Chris Ofili : Weaving Magic, National Gallery of Art, London

“Turner Prize winner Chris Ofili unveils a new tapestry, handwoven by Dovecot Tapestry Studio

Commissioned by the Clothworkers’ Company, Ofili has been collaborating with the internationally renowned Dovecot Tapestry Studio to see his design translated into a handwoven tapestry. The imagery reflects Ofili’s ongoing interest in classical mythology and the stories, magic, and colour of the Trinidadian landscape he inhabits.

Ofili returns to the National Gallery following the exhibition Metamorphosis: Titian 2012.

The tapestry goes on permanent display in the Clothworkers’ Hall following this exhibition.

Text from the National Gallery’s exhibition page. Here are some more informations from the Dovecot Tapestry Studio‘s website :

“Dovecot Tapestry Studio has worked with Turner Prize-winning artist Chris Ofili on a new tapestry titled The Caged Bird’s Song.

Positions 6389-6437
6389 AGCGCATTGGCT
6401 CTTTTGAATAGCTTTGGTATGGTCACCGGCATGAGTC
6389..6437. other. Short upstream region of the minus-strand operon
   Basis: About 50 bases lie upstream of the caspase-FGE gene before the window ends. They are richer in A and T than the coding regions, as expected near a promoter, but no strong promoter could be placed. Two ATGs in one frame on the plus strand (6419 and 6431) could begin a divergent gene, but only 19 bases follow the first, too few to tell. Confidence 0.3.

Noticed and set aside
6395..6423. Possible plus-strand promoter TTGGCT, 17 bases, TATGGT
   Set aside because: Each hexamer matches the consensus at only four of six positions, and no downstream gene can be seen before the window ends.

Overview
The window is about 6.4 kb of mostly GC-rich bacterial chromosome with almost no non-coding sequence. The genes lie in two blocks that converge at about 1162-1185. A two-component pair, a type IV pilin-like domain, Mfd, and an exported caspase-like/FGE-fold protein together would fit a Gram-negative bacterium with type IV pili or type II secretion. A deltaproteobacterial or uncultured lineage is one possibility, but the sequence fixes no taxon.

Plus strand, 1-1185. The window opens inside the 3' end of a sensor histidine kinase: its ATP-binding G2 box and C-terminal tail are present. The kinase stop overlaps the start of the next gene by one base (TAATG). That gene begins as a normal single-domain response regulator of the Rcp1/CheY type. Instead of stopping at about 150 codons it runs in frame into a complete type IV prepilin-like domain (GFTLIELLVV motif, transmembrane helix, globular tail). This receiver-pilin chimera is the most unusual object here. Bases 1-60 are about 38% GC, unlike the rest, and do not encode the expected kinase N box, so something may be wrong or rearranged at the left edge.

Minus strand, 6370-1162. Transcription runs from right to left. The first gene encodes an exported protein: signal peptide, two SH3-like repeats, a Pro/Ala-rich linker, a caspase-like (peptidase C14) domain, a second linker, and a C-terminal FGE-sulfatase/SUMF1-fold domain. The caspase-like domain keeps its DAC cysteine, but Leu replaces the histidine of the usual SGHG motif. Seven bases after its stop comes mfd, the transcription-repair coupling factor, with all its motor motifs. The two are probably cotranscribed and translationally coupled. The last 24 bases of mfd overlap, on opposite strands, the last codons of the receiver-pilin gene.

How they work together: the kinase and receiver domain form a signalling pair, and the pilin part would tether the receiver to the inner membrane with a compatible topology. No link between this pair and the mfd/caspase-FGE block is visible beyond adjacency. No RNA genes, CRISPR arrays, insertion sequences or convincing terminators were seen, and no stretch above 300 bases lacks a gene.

Commissioned by The Clothworkers’ Company, Ofili has been collaborating closely with the weavers since 2014 to see his design translated into a hand-woven tapestry, which took two and a half years to complete. The imagery in this new tapestry reflects Ofili’s ongoing interest in classical mythology and contemporary ‘demigods’, together with the stories, magic and colour of the Trinidadian landscape he inhabits.

The tapestry is to be unveiled at The National Gallery in London, as the centrepiece to an exhibition titled Weaving Magic, from 26 April to 28 August 2017, and will be hung in its permanent home in Clothworkers’ Hall, in the heart of the City of London, following this exhibition.

As part of a season of events inspired by Chris Ofili: Weaving Magic, Master Weavers from Dovecot Tapestry Studio will also lead a weaving workshop at the National Gallery on Saturday 20 May.”

Image credit : Chris Ofili, The Caged Bird’s Song, 2014–2017 (detail) Wool, cotton, and viscose © Chris Ofili. Courtesy the Artist and Victoria Miro, London, The Clothworkers’ Company and Dovecot Tapestry Studio, Edinburgh. Photography: Gautier Deblonde